7 Answers

A test is a test, and what you described is an application, not a test.

Don't write code that you don't want run again and again and again as a unit test. Write a console app, or a winforms app, or an add-in or whatever, but NOT as a test.

Feel free to write a unit test for your code, though. What you think is a one-off code will often wind up sticking around forever.

Addendum:

Your updates are describing an automated process that WILL be repeated, and on a regular basis. Not "some one-off code."

Anyway, as I said before, you should write the feature you need to process those updates as a program, not a test. If you want it to have access to all of the various aspects of your existing project, make it part of that project. Assuming it's an ASP.NET project, an "admin" page is the classic solution.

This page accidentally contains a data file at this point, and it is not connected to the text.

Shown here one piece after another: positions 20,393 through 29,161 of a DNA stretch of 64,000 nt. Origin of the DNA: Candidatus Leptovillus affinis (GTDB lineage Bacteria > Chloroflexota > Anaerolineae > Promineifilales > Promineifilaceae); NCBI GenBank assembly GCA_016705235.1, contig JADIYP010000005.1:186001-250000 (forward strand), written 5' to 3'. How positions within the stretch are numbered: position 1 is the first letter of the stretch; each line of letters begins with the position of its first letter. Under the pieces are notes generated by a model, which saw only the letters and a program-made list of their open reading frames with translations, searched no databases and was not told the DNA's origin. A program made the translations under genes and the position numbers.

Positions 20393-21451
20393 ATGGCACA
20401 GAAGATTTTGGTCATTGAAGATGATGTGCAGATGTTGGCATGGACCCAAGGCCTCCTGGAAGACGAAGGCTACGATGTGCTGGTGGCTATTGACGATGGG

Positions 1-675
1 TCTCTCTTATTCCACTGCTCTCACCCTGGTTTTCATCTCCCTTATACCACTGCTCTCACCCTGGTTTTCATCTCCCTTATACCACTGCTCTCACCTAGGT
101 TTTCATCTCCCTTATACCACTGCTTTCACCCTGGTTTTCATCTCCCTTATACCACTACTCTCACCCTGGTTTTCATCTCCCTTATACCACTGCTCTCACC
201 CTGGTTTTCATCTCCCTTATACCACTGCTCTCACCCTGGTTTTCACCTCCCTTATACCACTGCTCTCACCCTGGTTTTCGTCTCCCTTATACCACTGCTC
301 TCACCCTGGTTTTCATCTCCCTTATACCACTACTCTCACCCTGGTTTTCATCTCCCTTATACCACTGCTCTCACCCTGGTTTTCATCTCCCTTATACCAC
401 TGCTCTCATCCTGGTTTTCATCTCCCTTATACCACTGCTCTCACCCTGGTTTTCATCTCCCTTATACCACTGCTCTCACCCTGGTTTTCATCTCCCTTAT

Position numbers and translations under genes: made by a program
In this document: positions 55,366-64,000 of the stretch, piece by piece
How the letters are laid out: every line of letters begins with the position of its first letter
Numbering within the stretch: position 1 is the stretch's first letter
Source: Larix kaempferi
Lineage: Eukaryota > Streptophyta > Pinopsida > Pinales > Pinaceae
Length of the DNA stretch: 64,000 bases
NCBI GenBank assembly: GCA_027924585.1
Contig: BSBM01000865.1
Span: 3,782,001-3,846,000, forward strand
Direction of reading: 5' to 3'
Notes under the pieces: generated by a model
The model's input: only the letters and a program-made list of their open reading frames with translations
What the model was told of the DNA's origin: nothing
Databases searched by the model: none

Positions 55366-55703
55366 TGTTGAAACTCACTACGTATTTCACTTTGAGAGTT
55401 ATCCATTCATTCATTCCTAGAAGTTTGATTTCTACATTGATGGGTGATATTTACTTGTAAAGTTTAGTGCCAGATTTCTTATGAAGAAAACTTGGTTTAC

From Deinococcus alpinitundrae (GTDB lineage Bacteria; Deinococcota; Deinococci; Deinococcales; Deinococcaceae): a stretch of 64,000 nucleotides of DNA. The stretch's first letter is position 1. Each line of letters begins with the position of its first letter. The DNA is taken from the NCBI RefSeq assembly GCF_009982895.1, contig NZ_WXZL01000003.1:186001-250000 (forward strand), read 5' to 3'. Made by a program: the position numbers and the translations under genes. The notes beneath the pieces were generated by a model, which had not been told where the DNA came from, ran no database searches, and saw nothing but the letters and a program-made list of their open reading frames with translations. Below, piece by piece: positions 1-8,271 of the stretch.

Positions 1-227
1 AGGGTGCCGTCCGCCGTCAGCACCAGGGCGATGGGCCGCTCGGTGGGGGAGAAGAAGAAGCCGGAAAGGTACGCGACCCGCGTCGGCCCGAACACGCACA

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I understand its an application i am trying to write in a unit test (albeit a very tiny one). As for "Don't write code that you don't want run again and again and again as a unit test." i dont think this is entirely valid. Conversely what you saying is "Write code that you want run again and again and again as a unit test." which i dont think is a valid assumption (Scheduled Tasks??). What i am tryin to get out of this post is WHY not to do it. –  nesh_s Jun 4 '13 at 13:05
    
@nesh_s you will run your application whenever you need to sync. You will run your tests every time you change a character in your code. That's the difference. –  Florian Margaine Jun 4 '13 at 17:14
    
a unit test can easily be opened by its test framework and ran without user interaction. it's part of how most frameworks are designed, and if you make a destructive non-test as a unit test, you're telling a framework that happens to see the test to go ahead and run it. The reason not to do this is the same reason that you shouldn't put a gun away loaded. –  DougM Jun 4 '13 at 17:14